Friday, September 26, 2008

Oracle confirms: maintenance fees are virtually all profit

If there was ever any doubt that the major ERP vendors are overcharging for maintenance, there's no question now for anyone listening to Oracle co-President Safra Catz speaking to financial analysts this week.

Catz was arguing that Oracle's maintenance contracts would continue to strengthen Oracle's financial performance through an economic downturn.
“We get to keep virtually all of that money,” said Oracle Co-President Safra Catz. Sure, some of that goes to customer service, but Catz said that mostly customers are paying for access to the new software – and Oracle is going to develop that new software regardless of whether customers pay them maintenance fees. For Oracle, maintenance is pretty much free money, about $10.5 billion worth in its 2008 fiscal and about $1.5 billion more than that this year. “When many customers just send you money for something you’re doing anyway, you literally can’t help [but increase profits],” said Catz.

Ben Worthen at the Wall Street Journal has the whole story.

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High software maintenance fees and what to do about them


Unknown said...

I believe you are missing the point on the value of maintenance. Sure, this is a profit center as they would have been developing the software anyway, in most cases.

However, do not cite a CFO bragging about profitability to investors as a sign that customers should be paying less. It's a simple choice -- pay no maintenance and you go naked on support (or contract with the knock off artists) and then have to rebuy a new application every 5-10 years. Which costs more?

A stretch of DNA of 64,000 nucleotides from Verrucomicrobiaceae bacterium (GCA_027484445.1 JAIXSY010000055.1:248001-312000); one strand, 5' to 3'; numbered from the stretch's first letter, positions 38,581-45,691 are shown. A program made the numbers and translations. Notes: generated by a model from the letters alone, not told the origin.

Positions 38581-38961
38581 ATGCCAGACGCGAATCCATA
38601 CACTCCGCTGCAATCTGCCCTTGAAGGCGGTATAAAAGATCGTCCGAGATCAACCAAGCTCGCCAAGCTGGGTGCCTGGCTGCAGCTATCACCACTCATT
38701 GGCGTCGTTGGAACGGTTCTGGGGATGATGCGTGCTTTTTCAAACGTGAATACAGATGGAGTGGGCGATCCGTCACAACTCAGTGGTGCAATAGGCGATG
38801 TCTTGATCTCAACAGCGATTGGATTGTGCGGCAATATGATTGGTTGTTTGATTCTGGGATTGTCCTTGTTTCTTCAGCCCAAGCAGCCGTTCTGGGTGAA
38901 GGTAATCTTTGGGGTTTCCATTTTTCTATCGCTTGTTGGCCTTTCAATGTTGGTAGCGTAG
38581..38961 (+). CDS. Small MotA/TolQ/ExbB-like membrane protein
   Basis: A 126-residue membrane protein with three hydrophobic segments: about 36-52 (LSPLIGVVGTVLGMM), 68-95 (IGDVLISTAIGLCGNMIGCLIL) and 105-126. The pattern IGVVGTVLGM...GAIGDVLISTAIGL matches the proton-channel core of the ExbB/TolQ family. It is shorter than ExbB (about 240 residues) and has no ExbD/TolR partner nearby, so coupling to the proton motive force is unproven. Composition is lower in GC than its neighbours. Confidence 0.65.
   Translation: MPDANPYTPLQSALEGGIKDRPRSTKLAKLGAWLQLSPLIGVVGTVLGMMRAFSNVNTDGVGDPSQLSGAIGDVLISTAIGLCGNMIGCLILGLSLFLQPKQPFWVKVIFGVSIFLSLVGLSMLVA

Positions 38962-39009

PS I do not work for a software company nor am I involved in the selling/servicing of any maintenance contract

vinnie mirchandani said...

Scott, do you buy extended warranty when you buy a device at a retail store? Do you pay for insurance to the car rental company? Sure, they may give you additional piece of mind, but they are "empty calories".

Software maintenance historically was meant to go roughly a third into new development, a third into customer support, a third into fixes and tweaks, In majority of vendors very little is going into new development and when it is many customers are being forced to upgrade when they are happy with where they are, much of support has been automated, and frankly vendors do not need an incentive to stop their torrent of bugs.So the cost/benefit is off kilter - dramatically